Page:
“Mental health comes in all forms. For example, depression is not always associated with sadness; it can be anger or irritation. I also wish they knew that it’s not a bad thing to get help and you’re not weird, you’re normal. Everyone struggles.” — Gia E (freshman)

“I wish people knew that although someone on the outside may appear completely happy, that’s not always the case on the inside and that it’s important to treat others, especially the people you love, with kindness and sensitivity so that they know that they are loved.” — Sydney B (junior) 

“I’ve struggled with self-harm, substance abuse and getting electroshock therapy for PTSD three times a week. I’m not my mental illness; I am so much more than any diagnosis you can paste onto me. I am strong, beautiful and powerful. I’m not going to fall into a hole of self-sabotage when I know I have the resources to get help and that I deserve to have an amazing life.” — Drew W (junior) 

“Having a mental illness and reaching out for help is NOT a sign of weakness. It is a sign of strength. It’s hard to deal with one and it should not be stigmatized by any means.” — Nika J (senior) 

Breaking Barriers

“We need to be accepting of what other people are going through. Open communication with our teachers about what is going on can not only help ourselves but also help them understand.” — Jack M (freshman)

“At first, I did deal with some stigma that came along with my illness from my family, but over time I educated them with my own experiences and literature works. I was fortunate enough that both my friends and family offered lots of help. I felt like a burden, but their support and comfort made me feel otherwise.” — Nadia G (sophomore) 

“We need to change our labels and phrases like ‘you’re so OCD’ and ‘I’m so depressed.’ They shouldn’t be part of casual conversation. It lessens the seriousness of these debilitating illnesses.” — Piper S (junior)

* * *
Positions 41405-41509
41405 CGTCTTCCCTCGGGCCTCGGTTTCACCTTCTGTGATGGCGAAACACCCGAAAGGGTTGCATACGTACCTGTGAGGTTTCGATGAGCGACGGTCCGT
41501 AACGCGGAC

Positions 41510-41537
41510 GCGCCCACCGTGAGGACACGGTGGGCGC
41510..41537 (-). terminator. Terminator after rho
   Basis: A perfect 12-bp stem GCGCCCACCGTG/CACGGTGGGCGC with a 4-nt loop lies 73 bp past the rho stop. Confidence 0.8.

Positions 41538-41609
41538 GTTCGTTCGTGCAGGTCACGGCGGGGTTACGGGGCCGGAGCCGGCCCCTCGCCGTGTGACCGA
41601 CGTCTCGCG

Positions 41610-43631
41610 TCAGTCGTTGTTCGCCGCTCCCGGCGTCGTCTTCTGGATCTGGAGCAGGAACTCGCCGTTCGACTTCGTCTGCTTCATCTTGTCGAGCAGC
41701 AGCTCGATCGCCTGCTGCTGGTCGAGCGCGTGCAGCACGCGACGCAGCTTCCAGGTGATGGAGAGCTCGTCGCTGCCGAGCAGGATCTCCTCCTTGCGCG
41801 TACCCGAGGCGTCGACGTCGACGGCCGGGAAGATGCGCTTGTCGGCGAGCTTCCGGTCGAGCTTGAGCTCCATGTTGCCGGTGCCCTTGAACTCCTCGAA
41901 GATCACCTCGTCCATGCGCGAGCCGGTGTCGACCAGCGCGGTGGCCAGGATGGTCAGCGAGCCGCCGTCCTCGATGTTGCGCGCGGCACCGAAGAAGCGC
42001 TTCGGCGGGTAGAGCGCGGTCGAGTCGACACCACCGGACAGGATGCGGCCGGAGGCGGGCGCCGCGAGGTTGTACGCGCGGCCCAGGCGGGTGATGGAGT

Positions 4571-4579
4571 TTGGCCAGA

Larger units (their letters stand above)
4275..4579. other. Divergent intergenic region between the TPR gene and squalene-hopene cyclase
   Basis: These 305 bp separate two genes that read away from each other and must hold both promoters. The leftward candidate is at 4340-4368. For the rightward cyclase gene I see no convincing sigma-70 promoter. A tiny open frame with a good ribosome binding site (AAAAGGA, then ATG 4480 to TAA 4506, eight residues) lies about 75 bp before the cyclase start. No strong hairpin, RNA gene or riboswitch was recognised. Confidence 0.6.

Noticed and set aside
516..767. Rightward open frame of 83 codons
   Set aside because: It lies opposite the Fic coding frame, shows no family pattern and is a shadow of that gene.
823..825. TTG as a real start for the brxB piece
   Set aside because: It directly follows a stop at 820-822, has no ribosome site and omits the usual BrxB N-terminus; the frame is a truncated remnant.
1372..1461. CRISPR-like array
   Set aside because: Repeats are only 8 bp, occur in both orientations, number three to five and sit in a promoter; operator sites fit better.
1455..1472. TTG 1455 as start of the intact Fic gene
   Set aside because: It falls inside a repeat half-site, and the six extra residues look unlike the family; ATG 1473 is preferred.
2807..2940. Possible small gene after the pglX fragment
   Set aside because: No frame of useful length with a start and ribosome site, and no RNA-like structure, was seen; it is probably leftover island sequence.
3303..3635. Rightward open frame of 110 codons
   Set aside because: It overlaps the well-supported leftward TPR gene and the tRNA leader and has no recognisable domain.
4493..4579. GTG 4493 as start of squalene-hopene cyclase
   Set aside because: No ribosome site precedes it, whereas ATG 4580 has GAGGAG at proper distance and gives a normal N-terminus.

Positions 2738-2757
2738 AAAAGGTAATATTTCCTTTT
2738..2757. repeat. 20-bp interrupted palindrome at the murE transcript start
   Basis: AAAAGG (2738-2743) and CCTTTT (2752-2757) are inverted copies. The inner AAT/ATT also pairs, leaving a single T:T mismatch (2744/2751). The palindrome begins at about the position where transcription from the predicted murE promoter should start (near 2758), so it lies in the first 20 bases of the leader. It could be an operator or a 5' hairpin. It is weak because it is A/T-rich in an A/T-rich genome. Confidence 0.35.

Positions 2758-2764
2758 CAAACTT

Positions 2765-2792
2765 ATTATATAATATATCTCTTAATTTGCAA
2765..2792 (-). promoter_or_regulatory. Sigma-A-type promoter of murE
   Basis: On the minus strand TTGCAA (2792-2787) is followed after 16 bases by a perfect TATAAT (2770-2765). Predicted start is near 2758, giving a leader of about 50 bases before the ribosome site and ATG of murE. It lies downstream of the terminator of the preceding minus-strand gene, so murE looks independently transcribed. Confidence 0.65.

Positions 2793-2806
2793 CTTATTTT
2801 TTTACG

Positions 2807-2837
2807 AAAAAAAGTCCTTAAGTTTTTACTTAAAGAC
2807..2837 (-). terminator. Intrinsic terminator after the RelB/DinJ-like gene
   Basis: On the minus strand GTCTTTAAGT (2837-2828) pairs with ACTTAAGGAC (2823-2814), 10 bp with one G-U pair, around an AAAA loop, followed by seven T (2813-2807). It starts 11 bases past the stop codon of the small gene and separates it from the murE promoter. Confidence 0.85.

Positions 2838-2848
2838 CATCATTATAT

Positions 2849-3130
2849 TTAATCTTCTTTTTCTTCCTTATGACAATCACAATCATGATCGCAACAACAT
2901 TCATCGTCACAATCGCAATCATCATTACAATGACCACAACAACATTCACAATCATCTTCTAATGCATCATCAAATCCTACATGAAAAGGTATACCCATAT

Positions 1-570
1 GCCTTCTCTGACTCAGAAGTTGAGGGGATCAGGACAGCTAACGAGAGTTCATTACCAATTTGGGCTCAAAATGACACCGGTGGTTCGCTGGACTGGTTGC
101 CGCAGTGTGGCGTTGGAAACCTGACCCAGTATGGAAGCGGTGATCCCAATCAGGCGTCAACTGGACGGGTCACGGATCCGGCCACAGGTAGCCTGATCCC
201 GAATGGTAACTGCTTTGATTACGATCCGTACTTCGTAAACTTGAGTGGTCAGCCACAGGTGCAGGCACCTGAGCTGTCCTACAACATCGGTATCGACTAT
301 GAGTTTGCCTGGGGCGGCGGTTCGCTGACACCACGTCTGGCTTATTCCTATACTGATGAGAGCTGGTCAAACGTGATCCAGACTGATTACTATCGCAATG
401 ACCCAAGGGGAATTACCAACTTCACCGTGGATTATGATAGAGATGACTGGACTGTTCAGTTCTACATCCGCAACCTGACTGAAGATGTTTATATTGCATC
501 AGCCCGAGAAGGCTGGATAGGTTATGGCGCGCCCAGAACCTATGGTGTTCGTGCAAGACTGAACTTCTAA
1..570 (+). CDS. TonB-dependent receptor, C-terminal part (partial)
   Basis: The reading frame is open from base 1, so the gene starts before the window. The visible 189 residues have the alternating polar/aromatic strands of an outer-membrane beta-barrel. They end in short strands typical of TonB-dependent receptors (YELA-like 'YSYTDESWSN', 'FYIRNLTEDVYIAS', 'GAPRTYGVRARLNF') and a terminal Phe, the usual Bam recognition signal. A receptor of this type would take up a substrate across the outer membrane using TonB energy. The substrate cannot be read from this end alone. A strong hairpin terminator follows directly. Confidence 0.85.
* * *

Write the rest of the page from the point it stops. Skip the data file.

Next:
“I wish mental illness wasn’t such a taboo topic. I believe that if people were more open with what they have gone through, then others who are going through similar things would feel more comfortable and confident stepping forward to get help.” — Sydney B (junior)

Finding Support

“My parents responded better than I expected. They were worried and wanted to get me the help I needed as soon as possible. I’m grateful for the people who stuck by me and helped me. You don’t need to be scared to reach out. You’re not alone. I know it sounds cheesy but you’re not. People love you. I have a creative outlet which is art. I think talking about it and expressing my feelings can help.” — Gia E (freshman)

“I wish I got help, but eventually I started searching for some. Then everything started to brighten up again. It’s hard to think that there will be a way out but somehow there always is. There is someone in this world who loves you and is looking for you. Nothing has to be monumental to take a step forward. It only takes one tiny step in the right direction.” — Julia A (freshman) 

“I believe that setting time to get to know yourself more, is beyond helpful for me. Learn your faults, your mistakes, your loves, and many more aspects of yourself through this process and in the end, accept them as they come. There are so many stories from others who struggle as well that feel lost, yearn for help and a voice. I formed many friendships and learned what stigma is and how it affected me as well. I learned how to approach others and offer help as someone who was battling this illness.” — Nadia G (sophomore)

“Self-care is everything. Do what you need. My best advice for finding things to help you and for keeping the faith is to think of the good version of yourself and what you’d like to be doing. When you’re functioning on such a low percent you won’t be able to do all those things but adding some of them will keep you motivated.

The best thing I have ever done for myself is to find a way to help others. I created an anonymous email address for people to reach out to me and have a place to talk openly happytolistenandhelp@gmail.com. Hearing others being in the same place I was months ago and being able to help them a) reminds me to be thankful for where I am and b) that someone is grateful that they had a place. We have to create places for ourselves and be that motivator to ourselves. Reach out to others there are so many who would benefit from hearing your story.” — Piper S (junior)

“Therapy reminds me that I’m not crazy, and rationalizes me when I am. It takes time, but if you put the work in, it can make a huge difference in your life. Meditation has also been a big one for me. I’ve never been a super religious person but when I meditate I feel connected to my spirit, nature and the universe. It’s such a peaceful feeling and is so easy to do.” — Isaac K (junior)

“A few months ago, I found a group of people who I trusted and belonged with. People who’ve gone through similar things. I got medication, which helps me so much but it might work differently for everyone. I still deal with these issues, but they’re much more manageable now.” — Isabelle M (senior)